The super-rich have never had it so good. But millions of us can’t afford a home, an education or a pension. And unless we change course soon, the future will be even worse. Much worse. But things don’t have to be like this.
In this bold new book, former Treasury Minister Liam Byrne explains why wealth inequality has grown so fast in recent years; warns how it threatens our society, economy and politics; shows where economics has got it wrong – and lays out a path back to common sense, with five practical ways to rebuild an old ideal: the wealth-owning democracy.
Liam Byrne draws on conversations and debates with former prime ministers, presidents and policymakers around the world, together with experts at the OECD, World Bank and IMF, to argue that after twenty years of statistics and slogans it’s time for solutions that aren’t just radical but plausible and achievable as well.
The future won’t be a land of milk and honey but it could be a place where we live longer, happier, healthier and wealthier lives.
Publisher: Bloomsbury Publishing Plc
Number of pages: 320
Dimensions: 234 x 153 mm
Very few in frontline politics have worked as long as Liam Byrne on the theory and practice of tackling inequality - or are as thoughtful and insightful. This new book is essential reading for anyone who cares about tackling one of the great political and moral challenges of our time.
The UK is an “inheritocracy” – a country where the richest, wealth-wise, have widened the gap with the rest, amplifying social inequalities. Liam Byrne’s book is rich, practical and compelling in its proposals for turning this tide, elevating opportunities and living standards for many millions of people through sweeping institutional reform. I hope it is not just read widely but acted on immediately.
The effects of inequality are not solely a consequence of poverty, they also result from how wealth and affluence skew society, undermining our social solidarity and wellbeing. Liam Byrne understands the devastating costs of wealth inequality, here is a politician with a true sense of purpose – this is a must-read for those who want to shape a better society.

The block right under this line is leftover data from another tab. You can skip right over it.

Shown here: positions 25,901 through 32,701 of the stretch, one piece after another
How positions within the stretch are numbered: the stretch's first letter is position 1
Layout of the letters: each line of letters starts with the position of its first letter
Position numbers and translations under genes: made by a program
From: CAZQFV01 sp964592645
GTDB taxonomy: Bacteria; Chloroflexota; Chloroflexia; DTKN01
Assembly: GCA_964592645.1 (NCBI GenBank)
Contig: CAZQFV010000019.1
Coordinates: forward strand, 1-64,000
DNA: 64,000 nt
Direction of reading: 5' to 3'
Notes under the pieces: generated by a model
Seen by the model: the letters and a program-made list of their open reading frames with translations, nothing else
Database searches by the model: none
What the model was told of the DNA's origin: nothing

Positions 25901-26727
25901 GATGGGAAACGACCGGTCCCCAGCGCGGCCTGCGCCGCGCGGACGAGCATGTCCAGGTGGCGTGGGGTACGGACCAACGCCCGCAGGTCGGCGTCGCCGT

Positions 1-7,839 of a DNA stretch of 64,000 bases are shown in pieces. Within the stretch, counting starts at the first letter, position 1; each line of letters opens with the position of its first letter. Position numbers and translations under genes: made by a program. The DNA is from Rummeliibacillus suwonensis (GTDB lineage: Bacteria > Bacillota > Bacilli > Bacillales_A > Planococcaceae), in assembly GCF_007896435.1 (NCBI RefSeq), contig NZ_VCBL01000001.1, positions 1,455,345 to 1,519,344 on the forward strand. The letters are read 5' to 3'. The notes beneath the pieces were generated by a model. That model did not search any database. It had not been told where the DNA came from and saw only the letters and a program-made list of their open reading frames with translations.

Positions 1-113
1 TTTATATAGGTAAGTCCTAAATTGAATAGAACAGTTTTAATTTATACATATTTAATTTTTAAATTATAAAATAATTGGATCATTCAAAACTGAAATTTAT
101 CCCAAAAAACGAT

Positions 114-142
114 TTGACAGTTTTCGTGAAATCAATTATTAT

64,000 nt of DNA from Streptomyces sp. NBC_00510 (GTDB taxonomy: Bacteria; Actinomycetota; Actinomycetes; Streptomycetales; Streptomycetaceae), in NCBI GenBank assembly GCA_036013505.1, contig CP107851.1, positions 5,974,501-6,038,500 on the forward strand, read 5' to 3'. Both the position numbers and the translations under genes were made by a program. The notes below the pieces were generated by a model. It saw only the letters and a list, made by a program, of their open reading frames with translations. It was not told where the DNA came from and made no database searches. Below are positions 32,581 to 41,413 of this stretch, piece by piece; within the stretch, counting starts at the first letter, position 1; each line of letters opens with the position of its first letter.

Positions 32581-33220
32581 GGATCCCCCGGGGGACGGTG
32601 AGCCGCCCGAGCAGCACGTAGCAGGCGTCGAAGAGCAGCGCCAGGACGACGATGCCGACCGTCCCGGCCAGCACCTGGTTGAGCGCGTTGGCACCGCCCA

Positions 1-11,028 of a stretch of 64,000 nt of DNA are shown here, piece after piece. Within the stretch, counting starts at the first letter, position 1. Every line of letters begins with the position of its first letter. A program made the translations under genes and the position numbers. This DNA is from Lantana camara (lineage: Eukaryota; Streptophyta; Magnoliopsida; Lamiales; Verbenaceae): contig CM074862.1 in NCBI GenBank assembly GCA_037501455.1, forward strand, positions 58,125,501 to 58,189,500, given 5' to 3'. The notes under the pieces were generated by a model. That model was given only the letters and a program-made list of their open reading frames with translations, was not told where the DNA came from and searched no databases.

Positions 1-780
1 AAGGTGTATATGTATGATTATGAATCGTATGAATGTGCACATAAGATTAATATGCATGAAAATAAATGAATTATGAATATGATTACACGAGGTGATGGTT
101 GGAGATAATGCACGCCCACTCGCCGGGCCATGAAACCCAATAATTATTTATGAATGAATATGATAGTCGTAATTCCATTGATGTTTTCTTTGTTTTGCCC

From the destructive impunity of today’s phenomenally wealthy – the disfiguring feature of our times – to well thought out, original solutions, Liam Byrne makes an indisputable case. Powerful social observation combined with distilling the best of today’s thinking in response – at once readable and passionate – does not come much better than this.
A thought-provoking read about one of the most difficult yet most important political issues of our time.
Liam Byrne has spent his years in opposition thinking deeply about what a government should do, and this book is the fruit of that work. This is a plan for a fairer, richer and stronger country, and I hope ministers pay attention.
Liam Byrne's new book will help the British left to understand how freedom and equality should be reconciled. He takes the politics of inequality as seriously as we must, but shows us how combating inequality can help us to expand freedom.
Liam Byrne’s The Inequality of Wealth is beautifully written, deeply insightful and above all humane. The policy recommendations are original, bold and persuasive, and should define future debates on how to create a more just society.
In this bold and incisive book, Liam Byrne makes a compelling case for a radically different approach to wealth and inequality. Everyone who cares about the future of this country and of our society should read it.
Reducing wealth inequality remains an urgent global challenge. Liam Byrne has produced a well-informed, sharply-argued and highly-readable analysis of the problem — and more importantly what now needs to be done.
This is a wonderful book. Liam Byrne lucidly and elegantly explains why wealth inequality is a key challenge that needs to be at the centre of a meaningful politics of social justice. His thoughtful and creative policy ideas offer a practical platform for addressing these inequities and should command attention across the political spectrum. In these troubled political times, the wise counsel offered here is a great tonic.
Liam Byrne is now thinking about doing what was so very recently unthinkable. He is open to policies he once dismissed as unrealistic, and can be persuaded on others that in the past were painted as pipe dreams. British politics is changing, it is abruptly shifting, in a way it has not done fifty years, and in a good way. The Inequality of Wealth is a key part of that turn. It is a hand-break turn.